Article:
For 2004, we will adjust median costs for drugs, biologicals and radiopharmaceuticals as proposed for reasons discussed in section VI.B.3. We will freeze payments for blood and blood products at the 2003 rates for reasons discussed in section VI.B.8. We will pay single indication orphan drugs at 88 percent AWP for reasons discussed in section VI.B.6.
Comparison of Procedural APC Medians for the 2004 OPPS to Adjusted Medians for 2003 OPPS
Using the data available to us at the time we developed the proposed rule, we identified APCs that showed decreases in median cost of more than 10 percent compared to the adjusted medians on which their payments were based for 2003. We discussed specific APC medians to the extent that we understood the reason for the decreases or were particularly puzzled by the change. We requested comments on the medians and provided a set of criteria for external data that could be used to supplement the median costs derived from our claims data. The criteria we provided regarding the use of external data included a stipulation that the data must not be confidential because any data we use must be available to the public. We also provided a list of preferred (but not required) criteria that addressed our preferences for characteristics of the data. We indicated that to be of optimal use, the external data should represent a divergent group of hospitals by location and type, identify the number of devices billed to Medicare as well as rebates or reductions for bulk purchases, identify the HCPCS codes with which the devices would be used, identify the source of the data and include both charges and costs for each hospital by quarter for the last 3 quarters of 2002 (68 FR 47987). We did not propose to adjust the medians for procedural APCs in the manner that they were adjusted for the 2003 OPPS. For 2004 we did not apply a systematic adjustment to all medians that declined more than a specified percentage in comparison with the medians for 2003. Instead, as discussed previously, we adjusted the medians of 5 APCs based on external data where we thought it was necessary and we have split some APCs where we thought doing so would result in more accurate relative weights.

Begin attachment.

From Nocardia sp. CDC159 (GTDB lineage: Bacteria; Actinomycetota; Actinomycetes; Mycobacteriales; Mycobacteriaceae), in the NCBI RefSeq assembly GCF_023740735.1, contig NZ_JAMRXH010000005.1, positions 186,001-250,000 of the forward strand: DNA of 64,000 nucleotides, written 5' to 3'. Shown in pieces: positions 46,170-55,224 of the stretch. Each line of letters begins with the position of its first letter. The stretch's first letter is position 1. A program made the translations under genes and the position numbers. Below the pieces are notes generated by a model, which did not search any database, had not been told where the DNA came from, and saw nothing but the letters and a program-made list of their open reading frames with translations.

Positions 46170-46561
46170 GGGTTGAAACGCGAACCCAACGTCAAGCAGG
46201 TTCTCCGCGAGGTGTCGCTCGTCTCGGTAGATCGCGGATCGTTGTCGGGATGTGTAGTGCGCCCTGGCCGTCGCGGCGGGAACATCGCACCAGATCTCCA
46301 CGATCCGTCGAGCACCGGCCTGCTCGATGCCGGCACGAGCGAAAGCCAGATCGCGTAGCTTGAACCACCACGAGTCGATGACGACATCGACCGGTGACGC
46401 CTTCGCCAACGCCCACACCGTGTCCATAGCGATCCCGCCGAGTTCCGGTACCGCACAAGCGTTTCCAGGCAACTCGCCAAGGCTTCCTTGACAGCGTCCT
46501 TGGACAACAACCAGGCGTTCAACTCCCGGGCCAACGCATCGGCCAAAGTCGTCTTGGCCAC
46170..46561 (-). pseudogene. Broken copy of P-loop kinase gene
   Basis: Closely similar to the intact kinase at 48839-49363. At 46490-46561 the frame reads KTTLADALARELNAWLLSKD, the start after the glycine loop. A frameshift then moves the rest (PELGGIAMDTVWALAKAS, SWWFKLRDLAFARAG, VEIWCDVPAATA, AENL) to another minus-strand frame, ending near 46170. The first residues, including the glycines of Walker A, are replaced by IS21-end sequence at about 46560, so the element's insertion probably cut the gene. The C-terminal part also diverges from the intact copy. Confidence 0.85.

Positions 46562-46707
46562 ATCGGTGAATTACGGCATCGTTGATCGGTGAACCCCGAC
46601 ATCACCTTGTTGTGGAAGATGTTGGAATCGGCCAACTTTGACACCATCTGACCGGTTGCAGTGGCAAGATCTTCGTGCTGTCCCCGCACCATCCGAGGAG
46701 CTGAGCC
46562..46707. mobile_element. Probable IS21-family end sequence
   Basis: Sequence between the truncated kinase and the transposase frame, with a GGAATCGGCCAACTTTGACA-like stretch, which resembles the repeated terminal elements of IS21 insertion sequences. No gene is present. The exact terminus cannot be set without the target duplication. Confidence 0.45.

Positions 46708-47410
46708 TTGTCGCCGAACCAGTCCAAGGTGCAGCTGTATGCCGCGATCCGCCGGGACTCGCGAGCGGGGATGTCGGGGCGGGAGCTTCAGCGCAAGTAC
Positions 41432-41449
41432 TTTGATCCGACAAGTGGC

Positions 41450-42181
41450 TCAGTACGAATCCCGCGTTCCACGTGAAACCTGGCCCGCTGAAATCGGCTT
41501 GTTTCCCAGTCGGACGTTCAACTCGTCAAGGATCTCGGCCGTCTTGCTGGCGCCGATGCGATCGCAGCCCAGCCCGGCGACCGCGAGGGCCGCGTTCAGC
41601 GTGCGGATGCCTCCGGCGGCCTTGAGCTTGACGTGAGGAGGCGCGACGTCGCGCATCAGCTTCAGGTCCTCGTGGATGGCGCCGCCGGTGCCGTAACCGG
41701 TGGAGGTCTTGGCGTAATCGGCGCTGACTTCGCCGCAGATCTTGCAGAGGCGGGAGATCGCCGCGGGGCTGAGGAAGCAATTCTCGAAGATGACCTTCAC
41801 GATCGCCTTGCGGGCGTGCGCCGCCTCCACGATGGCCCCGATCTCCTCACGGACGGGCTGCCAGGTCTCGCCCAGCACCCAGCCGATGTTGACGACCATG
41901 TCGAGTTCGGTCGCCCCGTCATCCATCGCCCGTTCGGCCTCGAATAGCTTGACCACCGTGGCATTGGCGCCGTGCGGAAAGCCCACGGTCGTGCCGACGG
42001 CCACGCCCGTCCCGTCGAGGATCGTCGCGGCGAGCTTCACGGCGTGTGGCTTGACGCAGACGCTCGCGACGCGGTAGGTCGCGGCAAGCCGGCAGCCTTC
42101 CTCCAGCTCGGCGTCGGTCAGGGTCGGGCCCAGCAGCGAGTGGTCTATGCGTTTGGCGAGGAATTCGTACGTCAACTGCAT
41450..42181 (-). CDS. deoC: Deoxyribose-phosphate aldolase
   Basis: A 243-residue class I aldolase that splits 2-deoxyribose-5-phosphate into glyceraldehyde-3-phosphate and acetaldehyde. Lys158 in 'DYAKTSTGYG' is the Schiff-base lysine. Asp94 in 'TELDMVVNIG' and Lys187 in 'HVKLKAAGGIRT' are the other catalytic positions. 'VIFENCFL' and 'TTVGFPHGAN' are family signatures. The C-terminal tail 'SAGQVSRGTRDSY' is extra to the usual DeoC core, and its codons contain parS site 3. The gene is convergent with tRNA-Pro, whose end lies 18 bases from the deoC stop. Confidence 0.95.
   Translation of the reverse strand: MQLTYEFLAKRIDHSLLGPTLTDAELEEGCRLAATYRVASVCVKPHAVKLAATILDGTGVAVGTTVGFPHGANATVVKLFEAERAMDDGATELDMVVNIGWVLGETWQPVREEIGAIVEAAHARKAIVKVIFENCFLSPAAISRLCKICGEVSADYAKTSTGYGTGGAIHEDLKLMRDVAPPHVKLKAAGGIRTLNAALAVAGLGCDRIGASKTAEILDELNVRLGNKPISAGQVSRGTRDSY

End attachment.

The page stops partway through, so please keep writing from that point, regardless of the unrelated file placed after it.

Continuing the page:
Use of External Data
Comment: Some commenters opposed the use of external data on the basis that they believe that they will result in unfair imbalances in payment. They recognized that the application of cost-to-charge ratios will not result in amounts that are equal to full acquisition costs but they believe that as long as the same standard methodology is used across all services, the relative payments will be correct. They indicated that in a system of averaging, it is not necessary or even expected that each item and service will be paid at acquisition cost. They encouraged us to remain faithful to the averaging process inherent in a prospective payment system and not to rely on external data. Some commenters opposed use of external data and supported the requirement that they be publicly disclosable. Other commenters stated that we should use our claims data to set weights because they accurately reflect the relative hospital costs of providing outpatient services. However, these commenters were concerned with how different rates for some services in the 2004 proposed rule are from the rates for the same services in 2003.